Gene patents preoccupy biotech executives, attorneys
Seattle Times business reporter
Although many outsiders wonder if the industry's zealous guarding of intellectual property discourages academic research and may not be in the interest of public health, the industry is continuing its rush to stake claims on human genetic code that's considered the key to lucrative future drugs.
As protesters outside the Biotechnology Industry Organization (BIO) convention in San Diego mostly disappeared amid the sunshine and a relentless industry public-relations blitz yesterday, biotech executives and patent attorneys wrestled with crucial issues surrounding intellectual property.
Hundreds of the 15,000 attendees at the BIO gathering were attracted to sessions on crafting patents that would pay off while thwarting competitors trying to develop similar "me-too" drugs.
That struck a different tone than a year ago, when then-President Clinton and British Prime Minister Tony Blair spoke about sharing the genome code for the public good.
But biotech execs say that the public misunderstood Clinton and Blair, and that the statements didn't mean the companies were relinquishing any parts of the genome they've patented.
"It's extremely expensive to go from discovering a drug and taking it to market, sometimes as much as $700 million when you factor in all the failures," said Bruce Carter, president and chief executive of ZymoGenetics in Seattle.
"Why on Earth would someone say they'd spend $700 million if someone can come right in and copy that without doing all the hard work?"
ZymoGenetics has filed for 700 patents and has been issued 180, Carter said.
Of course, biotechs or drug companies that are lucky enough to translate those patents into products then charge steep prices to recoup their hefty investments.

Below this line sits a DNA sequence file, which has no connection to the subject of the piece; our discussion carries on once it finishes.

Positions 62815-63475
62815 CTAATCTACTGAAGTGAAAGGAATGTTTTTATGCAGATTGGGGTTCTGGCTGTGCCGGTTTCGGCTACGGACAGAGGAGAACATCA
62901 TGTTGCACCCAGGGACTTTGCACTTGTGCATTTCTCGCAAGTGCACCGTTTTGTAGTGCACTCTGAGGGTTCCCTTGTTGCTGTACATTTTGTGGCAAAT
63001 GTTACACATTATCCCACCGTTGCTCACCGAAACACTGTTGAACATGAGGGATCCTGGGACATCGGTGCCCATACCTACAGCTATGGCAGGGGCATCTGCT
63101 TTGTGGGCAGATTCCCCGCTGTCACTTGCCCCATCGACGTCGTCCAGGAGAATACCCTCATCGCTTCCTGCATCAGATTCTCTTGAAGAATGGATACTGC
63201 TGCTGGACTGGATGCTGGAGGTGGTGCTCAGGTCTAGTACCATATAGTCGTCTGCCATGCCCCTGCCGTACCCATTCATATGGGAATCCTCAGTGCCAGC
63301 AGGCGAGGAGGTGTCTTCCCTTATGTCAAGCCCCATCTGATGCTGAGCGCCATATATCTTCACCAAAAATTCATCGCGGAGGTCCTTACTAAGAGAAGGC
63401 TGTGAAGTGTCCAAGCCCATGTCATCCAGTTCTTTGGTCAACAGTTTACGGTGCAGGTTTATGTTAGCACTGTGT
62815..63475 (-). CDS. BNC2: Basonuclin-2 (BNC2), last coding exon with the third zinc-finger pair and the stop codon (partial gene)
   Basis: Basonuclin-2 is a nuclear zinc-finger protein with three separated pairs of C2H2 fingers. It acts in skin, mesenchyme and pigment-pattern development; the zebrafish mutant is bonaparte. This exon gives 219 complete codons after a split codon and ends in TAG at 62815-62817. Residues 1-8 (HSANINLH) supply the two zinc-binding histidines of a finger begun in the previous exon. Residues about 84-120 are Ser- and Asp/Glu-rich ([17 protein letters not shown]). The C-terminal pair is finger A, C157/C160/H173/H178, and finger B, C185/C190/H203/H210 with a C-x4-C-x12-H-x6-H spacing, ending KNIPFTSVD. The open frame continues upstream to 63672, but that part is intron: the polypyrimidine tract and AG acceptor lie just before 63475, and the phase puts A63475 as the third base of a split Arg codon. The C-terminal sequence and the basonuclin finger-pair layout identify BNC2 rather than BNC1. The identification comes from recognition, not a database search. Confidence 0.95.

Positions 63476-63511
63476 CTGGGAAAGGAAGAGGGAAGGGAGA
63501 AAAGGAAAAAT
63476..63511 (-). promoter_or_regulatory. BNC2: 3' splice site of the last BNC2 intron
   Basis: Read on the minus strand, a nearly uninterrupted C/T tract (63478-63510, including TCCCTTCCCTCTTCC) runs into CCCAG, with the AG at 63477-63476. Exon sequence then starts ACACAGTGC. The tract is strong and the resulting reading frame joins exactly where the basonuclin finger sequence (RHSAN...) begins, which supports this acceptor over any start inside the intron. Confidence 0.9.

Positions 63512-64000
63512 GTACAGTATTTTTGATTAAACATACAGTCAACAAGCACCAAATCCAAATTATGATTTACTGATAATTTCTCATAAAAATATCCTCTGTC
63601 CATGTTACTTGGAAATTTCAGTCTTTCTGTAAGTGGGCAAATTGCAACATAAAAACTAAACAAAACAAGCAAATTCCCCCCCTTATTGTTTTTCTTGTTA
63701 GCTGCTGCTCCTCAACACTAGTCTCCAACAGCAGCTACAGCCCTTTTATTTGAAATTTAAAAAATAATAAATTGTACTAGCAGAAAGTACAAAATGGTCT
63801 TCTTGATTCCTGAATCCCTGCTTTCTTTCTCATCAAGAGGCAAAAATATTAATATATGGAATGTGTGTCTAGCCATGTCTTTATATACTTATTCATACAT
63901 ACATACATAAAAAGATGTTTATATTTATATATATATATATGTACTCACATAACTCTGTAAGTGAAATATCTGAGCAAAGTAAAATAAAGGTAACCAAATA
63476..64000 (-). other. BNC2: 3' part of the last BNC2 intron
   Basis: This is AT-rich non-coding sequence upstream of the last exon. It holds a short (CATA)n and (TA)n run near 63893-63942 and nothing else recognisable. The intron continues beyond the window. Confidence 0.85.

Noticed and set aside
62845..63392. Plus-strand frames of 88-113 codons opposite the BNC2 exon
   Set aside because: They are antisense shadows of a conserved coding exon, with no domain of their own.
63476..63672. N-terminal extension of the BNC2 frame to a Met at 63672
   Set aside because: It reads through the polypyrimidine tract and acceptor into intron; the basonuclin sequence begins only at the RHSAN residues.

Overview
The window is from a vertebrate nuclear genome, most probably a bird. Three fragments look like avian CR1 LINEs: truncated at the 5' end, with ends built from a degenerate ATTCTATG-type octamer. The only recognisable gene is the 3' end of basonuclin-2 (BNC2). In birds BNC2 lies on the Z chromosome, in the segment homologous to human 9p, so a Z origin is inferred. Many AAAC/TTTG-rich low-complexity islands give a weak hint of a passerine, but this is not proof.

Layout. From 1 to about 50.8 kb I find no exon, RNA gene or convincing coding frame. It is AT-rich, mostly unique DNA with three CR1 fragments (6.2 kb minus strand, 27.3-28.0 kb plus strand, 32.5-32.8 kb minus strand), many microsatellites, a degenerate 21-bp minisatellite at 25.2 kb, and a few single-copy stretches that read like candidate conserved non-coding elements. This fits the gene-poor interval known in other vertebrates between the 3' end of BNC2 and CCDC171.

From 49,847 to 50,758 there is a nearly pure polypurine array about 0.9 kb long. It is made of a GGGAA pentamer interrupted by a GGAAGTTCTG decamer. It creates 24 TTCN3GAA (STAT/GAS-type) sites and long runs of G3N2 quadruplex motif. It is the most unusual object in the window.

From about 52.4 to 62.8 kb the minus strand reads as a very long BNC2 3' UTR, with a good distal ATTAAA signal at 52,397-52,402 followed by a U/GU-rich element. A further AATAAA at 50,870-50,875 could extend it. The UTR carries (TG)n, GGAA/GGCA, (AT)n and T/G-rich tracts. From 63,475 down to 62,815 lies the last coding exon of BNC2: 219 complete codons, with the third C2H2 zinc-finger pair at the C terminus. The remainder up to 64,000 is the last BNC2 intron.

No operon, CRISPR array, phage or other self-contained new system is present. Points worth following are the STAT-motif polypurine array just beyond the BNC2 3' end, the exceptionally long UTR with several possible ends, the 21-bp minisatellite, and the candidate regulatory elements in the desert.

Many top executives at the conference, including Immunex's Ed Fritzky, are making no apologies for the high prices they charge because the window of opportunity and patent protection lasts only about a decade. They say handling the debate over providing discounted or free drugs to poor countries is the job of world political leaders, not theirs.
In terms of gene patents, executives say their industry has flourished because companies can't steal ideas.
George Rathmann, a legendary biotech figure who founded Amgen and Icos, traced the beginning to June 1980, when the U.S. Supreme Court ruled that living organisms could be patented. Rathmann said that decision paved the way for South San Francisco-based Genentech to go public four months later on the basis of strong intellectual property rather than sales or profits.
"I have no doubt that there would be no biotech industry today without our patent system," Rathmann said.
Because of the wide latitude the courts have given biotech-patent enforcement, the industry has gone on a filing frenzy. Rathmann can point to the example of Epogen, the anemia drug. Amgen has seen its sales balloon to $1.9 billion, all while a cleverly written, broad patent has fended off competitors.
Lawyers on the panel said patents need to be crafted broadly to claim all the functions for molecules they've discovered, yet to craft applications specifically enough to withstand challenges.
James Davis, a patent attorney for Human Genome Sciences, said his company assigns a patent attorney who is often a molecular biologist to every project as a way to get specific and fast patent applications.
Henry Wixon, a patent attorney with Hale & Dorr, cautioned that the industry's glory days at the patent office may be over. A federal appeals court earlier this year narrowed the options for patent holders to claim infringement from copycats. Wixon warned that if upheld by the Supreme Court, the case could open the door to more me-too drugs.
That's a scary prospect for an industry that considers intellectual property, along with investment cash, its lifeblood. Because only about 5 percent of the 950 companies in the industry are profitable, many depend on their intellectual property to carry them until the markets decide if they succeed.
"Several years ago, patents were a subject that would put people to sleep," Carter said. "But now patents are a subject that keep us awake at night."
Luke Timmerman can be reached at 206-515-5644 or firstname.lastname@example.org.